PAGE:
Previous studies have indicated that those who are repeatedly exposed to trauma generate results in two categories: those who develop post-traumatic stress disorder, and those who remain resilient. The study conducted by insert names here indicated that those who fall into the resiliency category are not completely freed from the effects of PTSD, but rather have hidden issues that are veiled within the cognitive and brain functions (Levy-Gigi, Keri, July 2014).
In an Australian study, 172 participants consisted of medical personnel employed as paramedics of a south Australian ambulance service, and personnel employed by a rural ambulance service in Victoria working in both urban and rural environments. Participants showed the existence of two components: the psychological intrusion and avoidance occurring after a traumatic event, and the relation to post-traumatic stress disorder (Hogan, 2015). A psychological treatment developed in the Netherlands, called the brief eclectic psychotherapy, has been successful in treating post-traumatic stress disorder and the 90% of the police personnel recovering from post-traumatic stress disorder after the treatment (Plat, 2012).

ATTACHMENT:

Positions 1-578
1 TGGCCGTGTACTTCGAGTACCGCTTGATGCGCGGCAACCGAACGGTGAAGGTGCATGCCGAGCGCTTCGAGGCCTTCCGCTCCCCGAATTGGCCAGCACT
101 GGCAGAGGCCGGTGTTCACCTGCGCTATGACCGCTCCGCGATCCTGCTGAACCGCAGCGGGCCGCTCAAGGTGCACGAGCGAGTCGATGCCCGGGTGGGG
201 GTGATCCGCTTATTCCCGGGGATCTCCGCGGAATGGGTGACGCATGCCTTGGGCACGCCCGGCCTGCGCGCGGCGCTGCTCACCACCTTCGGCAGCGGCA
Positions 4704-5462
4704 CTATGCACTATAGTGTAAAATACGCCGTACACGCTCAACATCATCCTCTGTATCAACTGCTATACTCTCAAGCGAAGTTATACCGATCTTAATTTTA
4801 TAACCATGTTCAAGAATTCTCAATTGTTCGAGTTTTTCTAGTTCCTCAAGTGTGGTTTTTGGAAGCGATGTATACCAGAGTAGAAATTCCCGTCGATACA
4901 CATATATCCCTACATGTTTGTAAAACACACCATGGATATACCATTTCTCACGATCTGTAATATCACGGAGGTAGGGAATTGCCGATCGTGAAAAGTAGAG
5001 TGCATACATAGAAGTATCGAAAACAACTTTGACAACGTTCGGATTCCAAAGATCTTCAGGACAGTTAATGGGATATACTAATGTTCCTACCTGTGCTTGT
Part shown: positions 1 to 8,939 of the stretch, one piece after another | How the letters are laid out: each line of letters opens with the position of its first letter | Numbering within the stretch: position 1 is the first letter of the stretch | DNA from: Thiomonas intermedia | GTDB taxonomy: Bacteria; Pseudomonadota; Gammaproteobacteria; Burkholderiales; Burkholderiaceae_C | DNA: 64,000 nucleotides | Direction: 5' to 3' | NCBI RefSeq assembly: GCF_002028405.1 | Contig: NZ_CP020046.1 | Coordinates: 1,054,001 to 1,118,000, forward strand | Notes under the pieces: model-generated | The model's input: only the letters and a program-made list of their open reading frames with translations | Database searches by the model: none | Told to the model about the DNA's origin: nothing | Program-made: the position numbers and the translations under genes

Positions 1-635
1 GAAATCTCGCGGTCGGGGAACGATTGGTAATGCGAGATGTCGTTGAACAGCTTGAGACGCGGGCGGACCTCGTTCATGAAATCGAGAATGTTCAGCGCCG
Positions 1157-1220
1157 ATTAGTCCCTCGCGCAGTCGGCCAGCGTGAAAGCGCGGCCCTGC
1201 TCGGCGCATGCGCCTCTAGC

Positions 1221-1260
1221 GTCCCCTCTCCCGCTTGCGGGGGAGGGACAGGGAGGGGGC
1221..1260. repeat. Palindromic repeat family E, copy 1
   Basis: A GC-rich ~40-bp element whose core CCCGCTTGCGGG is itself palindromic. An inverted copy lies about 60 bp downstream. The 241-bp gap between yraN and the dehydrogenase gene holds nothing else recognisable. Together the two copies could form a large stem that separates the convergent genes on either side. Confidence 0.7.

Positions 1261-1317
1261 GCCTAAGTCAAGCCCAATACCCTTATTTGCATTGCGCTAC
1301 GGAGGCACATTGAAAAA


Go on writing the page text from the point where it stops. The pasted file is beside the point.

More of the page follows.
In a study on longevity and how it relates to resiliency, the main finding was that the first responders working closest to terrorist attack sites report a lower level of post-traumatic stress symptoms ten months after the traumatic event occurred (Skogstad, 2015). Fourteen
months after a natural disaster, medical worker were compared with firefighters through the usage of a (GEJE ) of the levels of post-traumatic stress disorder (Sakuma, 2015). 18 month study on first responders with repeated traumatic exposure
(Nishi, 2012). A quick return to their n...
... middle of paper ...
...ing of symptoms that are not considered to be masculine may have occurred. There is also a possibility of slight underestimation of the PTSS level, because marital status and educational levels were not measured. Halpern, Maunder, Schwartz, and Gurevich (year) were limited by recall bias. Chopko and Schwartz (year) found that causality between variables cannot be assumed due to the correlational nature of the research design, because some of the officers may not trust the mental health or research instruments due to stigmas.
The direction studies may take in the future may be an increased focus on the relationship between the size of the hippocampus. Also, resiliency building as it relates to PTSD. How first responders cope with the everyday traumatic events should be pursued in future studies in order to continue to provide more evolved therapie.
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